And what could be more important than instilling children with the music of poetry?
Why is it important to expose babies and toddlers to rhymes and verse?
Hearing rhymes and verse opens children to experience the world around them. I chose topics for LULLABY… that are both universal and an integral part of growing up… Family, Food, Firsts, Play and Bedtime.
What could be more enjoyable than reading a poem about something that is a new childhood experience – a first tooth coming in, riding a tricycle for the first time, or having a teddy bear tucked near one’s head at bedtime? Experiences to cherish, to share, via verse.
From your perspective as a poet – what are the challenges of writing for this very youngest of ages?
Poems written for LULLABY… were not only challenging to compose but tricky to create. Since this was being produced as an oversized board book no poem could be more than eight lines long, all had to rhyme, and each poet was assigned to a specific subject. The poets and I worked back and forth, sometimes altering many, many drafts before the verse was right for this collection. Oh, how I admire the tenacity of poets.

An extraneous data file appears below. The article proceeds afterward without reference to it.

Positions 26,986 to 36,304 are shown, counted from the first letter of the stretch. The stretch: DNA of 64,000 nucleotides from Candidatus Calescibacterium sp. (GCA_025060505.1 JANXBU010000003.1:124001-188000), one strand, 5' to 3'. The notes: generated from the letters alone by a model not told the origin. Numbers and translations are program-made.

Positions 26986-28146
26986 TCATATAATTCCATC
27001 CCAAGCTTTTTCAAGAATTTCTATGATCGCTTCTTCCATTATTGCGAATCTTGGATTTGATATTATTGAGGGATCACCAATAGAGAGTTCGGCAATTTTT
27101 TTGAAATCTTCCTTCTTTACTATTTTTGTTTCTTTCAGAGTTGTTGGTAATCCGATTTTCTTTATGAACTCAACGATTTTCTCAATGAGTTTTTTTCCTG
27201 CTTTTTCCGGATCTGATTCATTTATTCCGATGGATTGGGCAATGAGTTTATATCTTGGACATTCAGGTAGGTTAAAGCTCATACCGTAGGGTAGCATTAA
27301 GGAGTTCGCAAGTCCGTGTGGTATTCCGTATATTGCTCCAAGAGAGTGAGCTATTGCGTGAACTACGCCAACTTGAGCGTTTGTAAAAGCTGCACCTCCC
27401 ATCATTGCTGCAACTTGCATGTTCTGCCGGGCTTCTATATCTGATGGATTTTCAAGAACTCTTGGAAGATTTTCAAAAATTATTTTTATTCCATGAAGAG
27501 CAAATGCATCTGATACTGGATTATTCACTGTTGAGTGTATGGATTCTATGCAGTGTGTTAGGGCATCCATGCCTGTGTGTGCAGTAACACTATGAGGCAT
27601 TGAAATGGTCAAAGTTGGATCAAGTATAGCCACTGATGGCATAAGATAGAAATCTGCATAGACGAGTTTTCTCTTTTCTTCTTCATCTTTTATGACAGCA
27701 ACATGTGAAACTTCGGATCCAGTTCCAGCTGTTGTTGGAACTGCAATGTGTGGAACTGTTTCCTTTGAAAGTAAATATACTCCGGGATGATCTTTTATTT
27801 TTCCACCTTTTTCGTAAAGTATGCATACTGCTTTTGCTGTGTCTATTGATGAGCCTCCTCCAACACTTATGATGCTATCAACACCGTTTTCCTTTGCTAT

Compared to over l00 anthologies I have compiled for children and young adults, LULLABY… was a constant, ongoing challenge.
Tell us about the title of the book; it’s just delicious.
The title comes from the first line in Rebecca Kai Dotlich’s poem “Sandman”. Rebecca told me she made up this poem as a song and sang it bedside to her young nephew when he had just moved and was homesick the fist night. From that time on he knew the verse by heart, as did the entire family. Rebecca’s mother begged her for years to publish the poem. Finally, she will get to see it come to life on the page – a gift Rebecca so wanted to give to her aging mother. I am so happy I could fulfill a few dreams. “Sandman” though only four lines long is filled with a lifetime of memories, generations of ‘kisses sweet ’now published for forthcoming generations to read, read aloud, and share.
Alyssa Nassner's illustrations are so fresh and lively. How would you describe the way pictures and text work together in this project?
Alyssa’s artwork is perfect for this collection. The varied anthropomorphic full-color drawings are perfect for this age level.